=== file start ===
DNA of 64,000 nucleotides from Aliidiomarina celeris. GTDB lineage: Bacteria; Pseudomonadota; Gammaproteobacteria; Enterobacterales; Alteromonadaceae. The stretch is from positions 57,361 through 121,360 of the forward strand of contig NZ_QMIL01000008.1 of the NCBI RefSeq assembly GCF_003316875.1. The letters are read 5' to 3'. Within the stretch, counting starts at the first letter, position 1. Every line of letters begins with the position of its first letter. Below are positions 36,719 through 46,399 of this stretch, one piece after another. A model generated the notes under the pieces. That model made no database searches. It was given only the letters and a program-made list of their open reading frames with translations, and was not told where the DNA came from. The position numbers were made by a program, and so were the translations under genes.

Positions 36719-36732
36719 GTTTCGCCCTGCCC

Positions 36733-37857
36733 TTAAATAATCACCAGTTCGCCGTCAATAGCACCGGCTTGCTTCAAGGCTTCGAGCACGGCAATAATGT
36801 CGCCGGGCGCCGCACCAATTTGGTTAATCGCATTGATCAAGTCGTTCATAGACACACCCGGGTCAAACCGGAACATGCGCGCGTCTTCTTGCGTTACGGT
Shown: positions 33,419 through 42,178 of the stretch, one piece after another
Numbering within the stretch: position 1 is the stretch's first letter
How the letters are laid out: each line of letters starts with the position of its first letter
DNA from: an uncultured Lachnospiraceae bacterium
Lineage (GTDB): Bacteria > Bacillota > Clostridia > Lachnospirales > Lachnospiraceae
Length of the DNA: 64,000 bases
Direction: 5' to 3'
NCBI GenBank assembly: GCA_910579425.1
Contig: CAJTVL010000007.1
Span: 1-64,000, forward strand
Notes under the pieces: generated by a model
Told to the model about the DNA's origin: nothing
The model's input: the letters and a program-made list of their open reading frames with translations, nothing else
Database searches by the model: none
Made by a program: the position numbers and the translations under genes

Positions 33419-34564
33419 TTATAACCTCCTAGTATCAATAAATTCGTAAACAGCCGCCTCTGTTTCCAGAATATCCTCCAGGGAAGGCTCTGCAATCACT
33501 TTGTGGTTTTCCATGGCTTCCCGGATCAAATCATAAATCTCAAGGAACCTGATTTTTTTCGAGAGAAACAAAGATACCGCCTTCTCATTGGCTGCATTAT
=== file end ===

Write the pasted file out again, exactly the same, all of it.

DNA of 64,000 nucleotides from Aliidiomarina celeris. GTDB lineage: Bacteria; Pseudomonadota; Gammaproteobacteria; Enterobacterales; Alteromonadaceae. The stretch is from positions 57,361 through 121,360 of the forward strand of contig NZ_QMIL01000008.1 of the NCBI RefSeq assembly GCF_003316875.1. The letters are read 5' to 3'. Within the stretch, counting starts at the first letter, position 1. Every line of letters begins with the position of its first letter. Below are positions 36,719 through 46,399 of this stretch, one piece after another. A model generated the notes under the pieces. That model made no database searches. It was given only the letters and a program-made list of their open reading frames with translations, and was not told where the DNA came from. The position numbers were made by a program, and so were the translations under genes.

Positions 36719-36732
36719 GTTTCGCCCTGCCC

Positions 36733-37857
36733 TTAAATAATCACCAGTTCGCCGTCAATAGCACCGGCTTGCTTCAAGGCTTCGAGCACGGCAATAATGT
36801 CGCCGGGCGCCGCACCAATTTGGTTAATCGCATTGATCAAGTCGTTCATAGACACACCCGGGTCAAACCGGAACATGCGCGCGTCTTCTTGCGTTACGGT
Shown: positions 33,419 through 42,178 of the stretch, one piece after another
Numbering within the stretch: position 1 is the stretch's first letter
How the letters are laid out: each line of letters starts with the position of its first letter
DNA from: an uncultured Lachnospiraceae bacterium
Lineage (GTDB): Bacteria > Bacillota > Clostridia > Lachnospirales > Lachnospiraceae
Length of the DNA: 64,000 bases
Direction: 5' to 3'
NCBI GenBank assembly: GCA_910579425.1
Contig: CAJTVL010000007.1
Span: 1-64,000, forward strand
Notes under the pieces: generated by a model
Told to the model about the DNA's origin: nothing
The model's input: the letters and a program-made list of their open reading frames with translations, nothing else
Database searches by the model: none
Made by a program: the position numbers and the translations under genes

Positions 33419-34564
33419 TTATAACCTCCTAGTATCAATAAATTCGTAAACAGCCGCCTCTGTTTCCAGAATATCCTCCAGGGAAGGCTCTGCAATCACT
33501 TTGTGGTTTTCCATGGCTTCCCGGATCAAATCATAAATCTCAAGGAACCTGATTTTTTTCGAGAGAAACAAAGATACCGCCTTCTCATTGGCTGCATTAT